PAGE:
Argentina is a sentimental favorite because of its political and economic hardships at home. Other contenders are Portugal, a young and talented team, and Brazil, whose national soccer organization has been troubled by corruption – but whose team still has the "Three R" attack of Ronaldo, Rivaldo, and Ronaldinho.

How far can the US go?

The US, ranked 13th by FIFA, landed in one of the weakest groups in the tournament, with Portugal, Poland, and South Korea, and therefore has a good chance of advancing. The US team is not expected to beat Portugal, but it should be able to handle Poland and South Korea – even though the latter will have a home-field advantage.

If the US does make it to the round of 16, it will have to play inspired soccer to advance any farther, especially considering a likely matchup with Italy. For the US, anything would be better than four years ago when the team finished last.

Who is the best player in the world?

Zidane, the Frenchman, is the king of soccer at the moment. He's won almost everything there is to win – including a 1998 World Cup for France (the tournament is played every four years) and a Champions League title for his club team, Real Madrid. He's best as a playmaker, but can also score, as he did with a spectacular volley earlier this month in Real Madrid's championship. A recent leg injury will keep him out of France's opening game, but he should be OK with a little rest.

Another top player is Portugal's Luis Figo, who also plays for Real Madrid. Figo, a midfielder who can do almost anything on the field, was the FIFA player of the year in 2001. The best player of yesteryear, Ronaldo, is coming back from injury and insists that he's back at the top of his game. But that's yet to be seen.

Who is the best American player?

The US team does not have a superstar, but two players stand out. One is captain Claudio Reyna, the playmaking midfielder who stabilizes an otherwise up-and-down team. The other is Clint Mathis, a young forward who possesses the rarest of qualities for an American soccer player: He can score. Another player to watch is Demarcus Beasley, a lightning-fast midfielder who is only 20 years old and has emerged in the past month as a likely starter.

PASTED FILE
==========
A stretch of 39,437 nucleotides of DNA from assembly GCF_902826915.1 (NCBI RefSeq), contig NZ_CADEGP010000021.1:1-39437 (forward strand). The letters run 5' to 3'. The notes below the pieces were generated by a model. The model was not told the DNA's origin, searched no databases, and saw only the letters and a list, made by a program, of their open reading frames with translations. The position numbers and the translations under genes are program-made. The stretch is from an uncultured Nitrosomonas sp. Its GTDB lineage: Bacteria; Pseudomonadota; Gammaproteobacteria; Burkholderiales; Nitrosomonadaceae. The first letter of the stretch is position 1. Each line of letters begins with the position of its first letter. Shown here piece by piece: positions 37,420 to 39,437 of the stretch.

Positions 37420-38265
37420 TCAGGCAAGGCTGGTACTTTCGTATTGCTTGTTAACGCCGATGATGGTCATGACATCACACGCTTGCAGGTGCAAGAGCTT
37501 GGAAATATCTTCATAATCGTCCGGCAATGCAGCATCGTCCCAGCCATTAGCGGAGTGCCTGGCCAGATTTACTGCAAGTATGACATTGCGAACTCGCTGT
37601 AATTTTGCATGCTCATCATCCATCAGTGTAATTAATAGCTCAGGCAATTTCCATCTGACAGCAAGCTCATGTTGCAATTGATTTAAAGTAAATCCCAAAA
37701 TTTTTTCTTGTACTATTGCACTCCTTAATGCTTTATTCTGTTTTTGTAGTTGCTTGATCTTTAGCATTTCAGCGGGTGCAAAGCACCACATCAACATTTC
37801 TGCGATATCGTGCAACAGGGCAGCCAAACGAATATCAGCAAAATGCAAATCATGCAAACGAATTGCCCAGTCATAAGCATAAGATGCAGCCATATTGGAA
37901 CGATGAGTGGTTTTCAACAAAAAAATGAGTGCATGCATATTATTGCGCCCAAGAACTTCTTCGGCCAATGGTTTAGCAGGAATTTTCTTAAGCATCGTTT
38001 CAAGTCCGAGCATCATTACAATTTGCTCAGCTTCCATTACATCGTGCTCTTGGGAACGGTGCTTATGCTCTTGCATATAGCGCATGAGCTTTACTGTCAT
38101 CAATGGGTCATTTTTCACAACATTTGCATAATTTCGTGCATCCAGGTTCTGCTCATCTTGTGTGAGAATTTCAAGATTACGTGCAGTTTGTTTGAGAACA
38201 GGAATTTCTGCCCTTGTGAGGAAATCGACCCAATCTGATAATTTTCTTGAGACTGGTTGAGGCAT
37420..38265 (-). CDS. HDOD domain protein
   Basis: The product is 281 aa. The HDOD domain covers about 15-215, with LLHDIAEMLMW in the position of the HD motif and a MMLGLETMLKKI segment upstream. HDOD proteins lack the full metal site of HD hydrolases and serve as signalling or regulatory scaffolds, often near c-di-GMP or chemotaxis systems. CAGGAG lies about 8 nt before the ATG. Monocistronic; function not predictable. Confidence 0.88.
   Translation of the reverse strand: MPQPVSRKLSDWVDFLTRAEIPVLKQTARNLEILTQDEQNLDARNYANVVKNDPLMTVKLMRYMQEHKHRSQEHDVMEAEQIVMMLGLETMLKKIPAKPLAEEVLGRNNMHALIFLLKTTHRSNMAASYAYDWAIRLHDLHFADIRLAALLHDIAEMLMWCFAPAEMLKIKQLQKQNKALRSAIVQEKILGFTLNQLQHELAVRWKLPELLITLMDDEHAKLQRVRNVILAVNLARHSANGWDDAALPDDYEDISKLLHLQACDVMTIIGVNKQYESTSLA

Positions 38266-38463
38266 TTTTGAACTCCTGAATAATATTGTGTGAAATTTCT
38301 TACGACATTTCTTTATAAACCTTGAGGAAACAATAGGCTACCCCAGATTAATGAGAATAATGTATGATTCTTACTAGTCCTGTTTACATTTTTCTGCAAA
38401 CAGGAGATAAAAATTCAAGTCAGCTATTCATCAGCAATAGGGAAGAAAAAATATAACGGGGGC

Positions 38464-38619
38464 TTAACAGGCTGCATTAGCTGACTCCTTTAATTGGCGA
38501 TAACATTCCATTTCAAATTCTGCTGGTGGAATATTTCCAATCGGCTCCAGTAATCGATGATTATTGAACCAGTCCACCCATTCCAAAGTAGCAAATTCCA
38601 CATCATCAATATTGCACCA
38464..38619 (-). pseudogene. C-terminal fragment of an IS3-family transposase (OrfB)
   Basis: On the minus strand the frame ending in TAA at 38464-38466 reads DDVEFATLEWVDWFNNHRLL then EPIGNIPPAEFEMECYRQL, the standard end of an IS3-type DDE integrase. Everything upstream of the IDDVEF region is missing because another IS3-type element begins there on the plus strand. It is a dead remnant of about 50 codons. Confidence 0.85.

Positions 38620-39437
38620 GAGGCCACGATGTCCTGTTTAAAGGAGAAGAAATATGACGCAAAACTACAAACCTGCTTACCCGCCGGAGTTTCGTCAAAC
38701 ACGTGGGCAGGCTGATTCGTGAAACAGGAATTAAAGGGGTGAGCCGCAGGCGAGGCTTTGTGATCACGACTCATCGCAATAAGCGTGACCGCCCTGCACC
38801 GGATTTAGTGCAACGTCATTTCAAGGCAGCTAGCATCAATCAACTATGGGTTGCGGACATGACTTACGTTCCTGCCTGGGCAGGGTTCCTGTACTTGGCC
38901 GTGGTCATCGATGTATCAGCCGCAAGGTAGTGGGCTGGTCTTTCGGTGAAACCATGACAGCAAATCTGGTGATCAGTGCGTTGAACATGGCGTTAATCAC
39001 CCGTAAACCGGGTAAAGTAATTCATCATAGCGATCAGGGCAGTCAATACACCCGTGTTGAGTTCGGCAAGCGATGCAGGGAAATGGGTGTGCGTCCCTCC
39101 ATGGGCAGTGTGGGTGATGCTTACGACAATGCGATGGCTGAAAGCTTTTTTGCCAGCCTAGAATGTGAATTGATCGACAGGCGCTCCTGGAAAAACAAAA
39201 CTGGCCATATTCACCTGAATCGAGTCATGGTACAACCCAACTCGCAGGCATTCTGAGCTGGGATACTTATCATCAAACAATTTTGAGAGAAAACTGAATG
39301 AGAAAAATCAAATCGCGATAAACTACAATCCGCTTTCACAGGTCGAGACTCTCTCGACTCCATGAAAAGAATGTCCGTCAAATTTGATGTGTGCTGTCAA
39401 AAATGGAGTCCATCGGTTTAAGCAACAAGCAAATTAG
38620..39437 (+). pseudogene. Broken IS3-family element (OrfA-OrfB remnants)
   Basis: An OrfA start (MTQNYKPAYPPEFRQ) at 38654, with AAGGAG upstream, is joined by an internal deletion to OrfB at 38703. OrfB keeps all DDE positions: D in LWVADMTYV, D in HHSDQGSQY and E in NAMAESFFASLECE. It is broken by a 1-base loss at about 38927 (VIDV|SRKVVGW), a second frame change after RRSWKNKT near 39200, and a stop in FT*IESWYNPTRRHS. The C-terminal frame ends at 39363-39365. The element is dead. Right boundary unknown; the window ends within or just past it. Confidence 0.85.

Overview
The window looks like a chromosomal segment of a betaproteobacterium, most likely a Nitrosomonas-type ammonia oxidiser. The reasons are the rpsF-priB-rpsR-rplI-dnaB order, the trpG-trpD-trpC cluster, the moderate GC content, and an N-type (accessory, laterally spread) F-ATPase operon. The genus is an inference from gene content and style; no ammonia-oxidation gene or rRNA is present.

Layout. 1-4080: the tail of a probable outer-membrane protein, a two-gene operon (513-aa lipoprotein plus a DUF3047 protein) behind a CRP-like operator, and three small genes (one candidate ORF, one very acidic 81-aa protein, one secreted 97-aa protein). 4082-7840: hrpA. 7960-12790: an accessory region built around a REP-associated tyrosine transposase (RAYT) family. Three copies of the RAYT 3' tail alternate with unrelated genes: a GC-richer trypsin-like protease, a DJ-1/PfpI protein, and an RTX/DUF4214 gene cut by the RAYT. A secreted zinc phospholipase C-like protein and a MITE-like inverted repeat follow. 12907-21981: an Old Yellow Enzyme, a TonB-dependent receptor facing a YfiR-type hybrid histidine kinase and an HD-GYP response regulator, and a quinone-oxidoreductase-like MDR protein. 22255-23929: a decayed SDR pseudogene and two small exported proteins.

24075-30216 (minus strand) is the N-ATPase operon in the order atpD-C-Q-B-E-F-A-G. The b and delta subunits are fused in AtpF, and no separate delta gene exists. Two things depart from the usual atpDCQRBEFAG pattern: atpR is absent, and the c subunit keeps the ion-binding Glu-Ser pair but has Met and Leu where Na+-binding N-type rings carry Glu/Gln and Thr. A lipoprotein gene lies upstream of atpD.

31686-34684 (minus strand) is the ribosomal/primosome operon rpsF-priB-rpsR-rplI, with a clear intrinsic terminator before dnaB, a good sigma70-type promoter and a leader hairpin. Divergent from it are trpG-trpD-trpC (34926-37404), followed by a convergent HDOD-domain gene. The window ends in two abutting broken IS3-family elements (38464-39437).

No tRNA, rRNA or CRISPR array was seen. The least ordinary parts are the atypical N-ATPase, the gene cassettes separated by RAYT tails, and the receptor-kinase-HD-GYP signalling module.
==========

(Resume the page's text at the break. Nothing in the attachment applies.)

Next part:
Who is the American coach?

The US is led by Bruce Arena, who coached the University of Virginia to five national championships and who won two titles with D.C. United in US Major League Soccer. Arena publicly acts like a tough guy, which many people say is necessary for a team that has been pushed around too much in the past. In 1998, under coach Steve Sampson, the Americans were weakened by infighting among the players – so Arena has worked hard to build team cohesiveness.

What is the "Group of Death?"

Group F is absolutely loaded with talent: Argentina, Nigeria, England, and Sweden. These teams run the risk of beating up each other so severely that the two survivors could limp into the second round.

Each team would probably be good enough to advance in any other group. The highlight will come June 7, when Argentina plays England in a grudge match. When they met in the 1986 World Cup, Argentina, on its way to the championship, won on a goal that illegally came off the arm of superstar Diego Maradona. He later attributed the goal to "the hand of God." More recently, in a club match, an Argentine player broke a bone in the foot of British favorite David Beckham, who happens to be the husband of Spice Girl Victoria Adams. But Beckham, one of the best midfielders in the world, says his foot is ready to go.

You've read  of  free articles. Subscribe to continue.
QR Code to The world (but not US) is ready for some football
Read this article in
QR Code to Subscription page
Start your subscription today